On-demand translations have come a fairly long way in the past few years, but they aren’t quite as capable as the Communicator in Star Trek. San Francisco-based startup BabelOn believes it can bridge that gap with its speech synthesis technology that it says will let you translate anything you say into other languages, in your own voice.
To achieve this, it’ll use its own software and custom-built hardware (no mic necessary) at its San Francisco studio to capture various attributes of how your voice sounds, and create a unique BabelOn Language Information Profile (BLIP). BabelOn’s system will then be able to synthesize speech in languages you don’t speak, and is presently targeting English, French, Spanish, German, Portuguese, Mandarin, Japanese, and Hindi.
The company says that its tech, which has been in the making for 13 years now, will enable a wide range of applications, including voiceovers for film and games, educational content, virtual assistants in phone-based services and medical devices, and even the preservation of languages and voices for posterity and future re-use.
It’s worth noting that it might be a while before we hear synthesized speech from BabelOn, though; capturing a voice at the company’s studio takes about two hours and generating a range of modulation and translation capabilities could take between a week to several months. The company says that its first prototype will take another six months to build, and in about three years, it should be able to allow for real-time translation.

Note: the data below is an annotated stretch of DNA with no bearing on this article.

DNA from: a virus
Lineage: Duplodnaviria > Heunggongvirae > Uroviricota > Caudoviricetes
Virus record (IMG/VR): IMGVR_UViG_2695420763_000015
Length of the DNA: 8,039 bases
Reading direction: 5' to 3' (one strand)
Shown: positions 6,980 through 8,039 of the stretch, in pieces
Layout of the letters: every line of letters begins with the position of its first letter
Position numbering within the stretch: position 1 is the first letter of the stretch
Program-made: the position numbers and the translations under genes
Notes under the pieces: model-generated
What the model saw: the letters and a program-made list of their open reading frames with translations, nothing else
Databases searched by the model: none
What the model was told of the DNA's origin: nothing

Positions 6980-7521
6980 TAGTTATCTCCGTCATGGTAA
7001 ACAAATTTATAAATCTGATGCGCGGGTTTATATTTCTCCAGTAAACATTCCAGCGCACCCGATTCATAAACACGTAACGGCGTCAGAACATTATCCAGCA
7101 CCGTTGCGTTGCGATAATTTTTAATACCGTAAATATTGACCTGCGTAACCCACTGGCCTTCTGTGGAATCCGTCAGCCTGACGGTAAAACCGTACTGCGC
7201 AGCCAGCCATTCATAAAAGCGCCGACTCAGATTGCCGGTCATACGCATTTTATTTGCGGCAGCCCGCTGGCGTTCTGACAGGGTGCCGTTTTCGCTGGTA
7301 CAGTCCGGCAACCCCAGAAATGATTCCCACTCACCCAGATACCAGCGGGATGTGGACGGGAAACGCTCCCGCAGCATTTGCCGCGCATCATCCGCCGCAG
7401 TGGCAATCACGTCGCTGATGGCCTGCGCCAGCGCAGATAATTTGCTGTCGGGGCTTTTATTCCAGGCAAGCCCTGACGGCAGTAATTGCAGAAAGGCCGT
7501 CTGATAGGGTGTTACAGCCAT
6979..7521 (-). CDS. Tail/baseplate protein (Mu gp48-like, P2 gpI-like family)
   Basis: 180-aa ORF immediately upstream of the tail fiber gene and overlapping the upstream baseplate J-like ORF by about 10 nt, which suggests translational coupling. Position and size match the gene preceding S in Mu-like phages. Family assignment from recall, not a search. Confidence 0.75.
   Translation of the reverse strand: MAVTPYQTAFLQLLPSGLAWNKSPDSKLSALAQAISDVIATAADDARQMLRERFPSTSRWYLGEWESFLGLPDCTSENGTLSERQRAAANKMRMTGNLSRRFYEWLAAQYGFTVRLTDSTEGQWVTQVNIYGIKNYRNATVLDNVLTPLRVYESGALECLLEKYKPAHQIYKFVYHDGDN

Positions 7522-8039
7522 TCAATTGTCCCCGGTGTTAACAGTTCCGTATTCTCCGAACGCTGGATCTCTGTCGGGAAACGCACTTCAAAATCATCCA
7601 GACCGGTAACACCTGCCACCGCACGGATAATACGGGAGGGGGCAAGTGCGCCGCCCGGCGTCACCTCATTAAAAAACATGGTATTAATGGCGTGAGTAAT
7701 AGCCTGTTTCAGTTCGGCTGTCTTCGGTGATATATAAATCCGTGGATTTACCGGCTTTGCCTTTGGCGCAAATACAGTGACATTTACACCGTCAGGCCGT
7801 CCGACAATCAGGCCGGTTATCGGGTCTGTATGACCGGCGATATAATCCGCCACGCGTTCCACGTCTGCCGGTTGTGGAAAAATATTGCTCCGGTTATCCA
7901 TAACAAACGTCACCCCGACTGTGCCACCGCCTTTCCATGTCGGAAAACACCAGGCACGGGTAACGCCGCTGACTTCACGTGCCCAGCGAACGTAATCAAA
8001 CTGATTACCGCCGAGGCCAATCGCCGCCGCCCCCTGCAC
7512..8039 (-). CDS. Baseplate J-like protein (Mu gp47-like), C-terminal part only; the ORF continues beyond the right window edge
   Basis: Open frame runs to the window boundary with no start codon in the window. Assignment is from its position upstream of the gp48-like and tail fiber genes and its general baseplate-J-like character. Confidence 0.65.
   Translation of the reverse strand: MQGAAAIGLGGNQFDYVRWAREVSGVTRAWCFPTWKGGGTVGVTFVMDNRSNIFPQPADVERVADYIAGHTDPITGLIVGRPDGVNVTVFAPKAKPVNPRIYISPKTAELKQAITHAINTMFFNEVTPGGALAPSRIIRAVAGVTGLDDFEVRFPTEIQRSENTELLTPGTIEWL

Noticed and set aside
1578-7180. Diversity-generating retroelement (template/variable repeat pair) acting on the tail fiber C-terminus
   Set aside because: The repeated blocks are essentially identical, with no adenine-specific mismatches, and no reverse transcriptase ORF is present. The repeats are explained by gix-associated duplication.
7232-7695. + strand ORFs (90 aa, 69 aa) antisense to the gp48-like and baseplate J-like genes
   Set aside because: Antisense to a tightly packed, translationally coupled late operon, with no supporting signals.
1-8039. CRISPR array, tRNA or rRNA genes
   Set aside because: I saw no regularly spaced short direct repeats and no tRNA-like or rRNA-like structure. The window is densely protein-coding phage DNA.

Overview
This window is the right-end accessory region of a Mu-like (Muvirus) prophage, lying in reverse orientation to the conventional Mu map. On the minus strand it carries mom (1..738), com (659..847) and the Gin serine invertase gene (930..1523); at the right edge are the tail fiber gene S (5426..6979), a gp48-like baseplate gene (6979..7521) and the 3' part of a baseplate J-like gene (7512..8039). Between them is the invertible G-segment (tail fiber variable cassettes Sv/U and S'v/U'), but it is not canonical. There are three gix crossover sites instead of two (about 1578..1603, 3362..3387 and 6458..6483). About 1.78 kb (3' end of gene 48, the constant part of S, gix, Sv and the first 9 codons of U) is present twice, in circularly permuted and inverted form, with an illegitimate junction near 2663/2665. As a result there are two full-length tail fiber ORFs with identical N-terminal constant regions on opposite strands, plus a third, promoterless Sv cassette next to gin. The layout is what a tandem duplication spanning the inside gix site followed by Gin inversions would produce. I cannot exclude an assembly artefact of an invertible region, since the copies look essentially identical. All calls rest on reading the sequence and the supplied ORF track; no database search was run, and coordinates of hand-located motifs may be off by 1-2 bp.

Of course, there’s also the matter of keeping BLIPs secure, so that people can’t steal your voice and use it to log into your company’s network or access your bank account. To that end, BabelOn told Engadget that it will use “a highly encrypted offline voice vault to store all of the BLIP, which would be curated upon request of the [original] speaker.” Co-founder Daisy Hamilton also said that BLIPs would have a reference visual cue that indicates when voices and languages have been altered, which should ideally thwart scammers to some degree.
Oddly, the project is raising funds of $30,000 on Indiegogo’s crowdfunding platform, and offering oddball rewards to backers, like fanny packs with Bluetooth speakers, a voice health report and a download of a song featuring a synthesized voice.
Creating your own BLIP will set you back by $5,000, and you’ll have to visit BabelOn’s SF studio to do it; creating a translated version of a song with your own voice will cost $50,000. With high initial costs, the company will be better off approaching film and game studios to generate translated content before approaching consumers who might want to have some fun with the technology.